The only problem is that if I ever want to make these again, I’ll have to procure more kettle corn. And we all know how THAT story ends.

Kettle Corn Cookies
yield: about 36 cookies

Print This Recipe!

7 ounces unsalted butter
2 cups all-purpose flour
1/2 tsp baking soda
1/4 tsp baking powder
1 tsp salt
1-3/4 cup packed brown sugar
1 large egg, room temperature
1 large egg yolk, room temperature
1 tbsp vanilla extract
3 cups kettle corn, coarsely crushed

Preheat the oven to 350* Fahrenheit.

Place 5 ounces of the butter in a small saucepan over medium heat. Cook it, stirring occasionally, until it turns a medium-amber color. This should take about 6-8 minutes. Watch it carefully toward the end, so that it doesn’t burn. Once browned, remove it from the heat and add the remaining 2 ounces of butter, stirring it in so that it melts and cools the browned butter.

Whisk together the flour, baking soda, baking powder, and salt in a small bowl.

Combine the melted browned butter and brown sugar in the bowl of a large mixer and mix it on medium-high speed for several minutes, until the brown sugar is moistened. Scrape down the sides and bottom of the bowl and add the egg, egg yolk, and vanilla extract. Mix on medium speed until the egg is completely incorporated.

With the mixer on low, slowly add the flour mixture until it is almost completely incorporated. Stop the mixer and stir in the crushed kettle corn by hand. Scoop small 1-inch balls of dough onto baking sheets lined with parchment paper.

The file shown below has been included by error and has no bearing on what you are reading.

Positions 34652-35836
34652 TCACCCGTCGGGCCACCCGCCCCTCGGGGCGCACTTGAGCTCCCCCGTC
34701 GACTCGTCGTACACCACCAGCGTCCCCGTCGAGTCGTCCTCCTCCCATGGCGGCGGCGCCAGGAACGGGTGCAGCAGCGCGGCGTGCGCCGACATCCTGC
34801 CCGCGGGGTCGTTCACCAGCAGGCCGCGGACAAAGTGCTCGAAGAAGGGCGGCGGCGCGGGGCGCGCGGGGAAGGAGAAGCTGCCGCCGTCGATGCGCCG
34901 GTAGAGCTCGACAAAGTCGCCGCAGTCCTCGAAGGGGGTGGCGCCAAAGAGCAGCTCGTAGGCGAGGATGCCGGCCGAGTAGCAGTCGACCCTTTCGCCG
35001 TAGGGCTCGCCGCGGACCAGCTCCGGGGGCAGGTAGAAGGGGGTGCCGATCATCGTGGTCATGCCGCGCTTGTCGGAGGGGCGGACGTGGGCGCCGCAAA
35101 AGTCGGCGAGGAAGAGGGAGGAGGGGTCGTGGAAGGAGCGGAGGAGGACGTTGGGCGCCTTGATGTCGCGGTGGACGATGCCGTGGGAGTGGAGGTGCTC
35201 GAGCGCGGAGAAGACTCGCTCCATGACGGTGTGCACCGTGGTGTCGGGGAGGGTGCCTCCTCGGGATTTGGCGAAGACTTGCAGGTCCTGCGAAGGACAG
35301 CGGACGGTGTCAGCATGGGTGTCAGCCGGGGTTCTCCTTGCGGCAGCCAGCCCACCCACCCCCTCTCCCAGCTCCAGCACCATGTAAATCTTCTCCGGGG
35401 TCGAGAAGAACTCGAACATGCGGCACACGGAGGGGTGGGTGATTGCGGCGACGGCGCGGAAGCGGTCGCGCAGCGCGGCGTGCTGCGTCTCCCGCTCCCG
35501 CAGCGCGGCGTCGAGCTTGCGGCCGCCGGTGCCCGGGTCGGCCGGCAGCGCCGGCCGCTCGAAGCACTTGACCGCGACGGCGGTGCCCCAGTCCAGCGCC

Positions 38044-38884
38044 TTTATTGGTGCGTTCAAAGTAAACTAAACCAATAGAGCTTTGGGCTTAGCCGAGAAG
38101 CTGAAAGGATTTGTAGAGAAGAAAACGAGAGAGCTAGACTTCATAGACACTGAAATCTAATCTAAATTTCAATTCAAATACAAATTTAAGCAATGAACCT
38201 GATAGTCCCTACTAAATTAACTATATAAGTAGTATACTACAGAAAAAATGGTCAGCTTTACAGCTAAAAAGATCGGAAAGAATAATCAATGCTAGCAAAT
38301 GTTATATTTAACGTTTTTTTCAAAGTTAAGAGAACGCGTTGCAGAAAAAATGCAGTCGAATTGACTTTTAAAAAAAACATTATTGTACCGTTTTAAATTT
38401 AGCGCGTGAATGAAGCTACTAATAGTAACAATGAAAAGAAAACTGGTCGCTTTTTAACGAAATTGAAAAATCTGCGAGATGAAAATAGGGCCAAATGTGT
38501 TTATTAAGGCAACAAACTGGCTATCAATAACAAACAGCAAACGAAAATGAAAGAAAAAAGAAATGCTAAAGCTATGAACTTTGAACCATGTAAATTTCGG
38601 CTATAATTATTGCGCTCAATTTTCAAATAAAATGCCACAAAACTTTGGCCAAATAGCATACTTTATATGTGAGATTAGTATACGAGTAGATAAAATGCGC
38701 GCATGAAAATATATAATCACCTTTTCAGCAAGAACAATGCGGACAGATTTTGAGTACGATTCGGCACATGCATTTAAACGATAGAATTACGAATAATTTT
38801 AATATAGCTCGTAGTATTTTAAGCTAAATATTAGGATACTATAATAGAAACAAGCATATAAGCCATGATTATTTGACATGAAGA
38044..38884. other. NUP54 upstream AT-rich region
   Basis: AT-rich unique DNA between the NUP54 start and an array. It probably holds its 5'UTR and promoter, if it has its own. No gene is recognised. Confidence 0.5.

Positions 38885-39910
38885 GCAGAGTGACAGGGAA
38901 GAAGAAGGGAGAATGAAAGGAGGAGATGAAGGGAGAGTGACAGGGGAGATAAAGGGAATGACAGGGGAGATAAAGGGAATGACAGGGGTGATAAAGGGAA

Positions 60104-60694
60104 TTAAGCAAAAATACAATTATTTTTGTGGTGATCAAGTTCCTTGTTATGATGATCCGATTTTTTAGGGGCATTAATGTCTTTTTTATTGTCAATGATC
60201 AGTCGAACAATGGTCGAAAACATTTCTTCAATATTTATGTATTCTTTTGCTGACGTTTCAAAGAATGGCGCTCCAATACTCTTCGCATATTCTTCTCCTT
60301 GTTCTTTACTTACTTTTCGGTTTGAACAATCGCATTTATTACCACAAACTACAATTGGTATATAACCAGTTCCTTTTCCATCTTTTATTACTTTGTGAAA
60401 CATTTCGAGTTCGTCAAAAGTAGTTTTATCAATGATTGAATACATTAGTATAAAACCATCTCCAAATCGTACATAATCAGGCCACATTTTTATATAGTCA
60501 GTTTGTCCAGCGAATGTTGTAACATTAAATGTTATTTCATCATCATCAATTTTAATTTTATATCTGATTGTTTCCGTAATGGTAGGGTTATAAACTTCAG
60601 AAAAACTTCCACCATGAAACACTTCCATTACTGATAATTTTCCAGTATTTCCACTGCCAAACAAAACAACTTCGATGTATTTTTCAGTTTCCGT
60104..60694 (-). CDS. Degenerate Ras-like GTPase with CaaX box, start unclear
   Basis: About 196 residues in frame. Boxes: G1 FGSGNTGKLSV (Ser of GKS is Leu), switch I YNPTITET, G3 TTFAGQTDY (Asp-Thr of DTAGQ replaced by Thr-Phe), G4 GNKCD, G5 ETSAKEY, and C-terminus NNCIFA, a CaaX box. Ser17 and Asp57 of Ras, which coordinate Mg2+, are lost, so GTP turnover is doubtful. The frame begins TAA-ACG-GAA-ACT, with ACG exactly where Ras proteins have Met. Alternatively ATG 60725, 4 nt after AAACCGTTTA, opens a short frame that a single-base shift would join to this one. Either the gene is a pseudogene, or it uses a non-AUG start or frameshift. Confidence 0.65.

Bake the cookies for 9-11 minutes, until they’re golden around the edges and just set in the center. Don’t overcook, otherwise the cookies will be crispy instead of chewy.

Let the cookies cool completely on a wire cooking rack. Store Kettle Corn Cookies in an airtight container at room temperature for up to two weeks.

18 Responses to Kettle Corn Cookies
  1. Wendy says:

    Those sound divine!

  2. Leslie says:

    Would you believe I just got home from Trader Joe’s and after seeing your post where you mentioned your indiscretions with kettle corn, I bought some at TJ’s. Now I see this recipe (and I’m a huge lover of the CI chocolate chip cookie recipe as a base for cookie experiments). I simply must make these ASAP, it’s gotta be fate!

  3. kat says:

    oh my gosh, that is an amazing combination! looks amazing!!

  4. Jodie says:

    I’ve seen these at TJ’s, but yours look so much yummier!

  5. myfudo says:

    I would love this while watching our family’s favorite flicks…Won’t be missing the popcorn. This is cool! Thanks for the post!

  6. Jo says:

    This looks absolutely delicious. Would love for you to share this with us over at

  7. Traci says: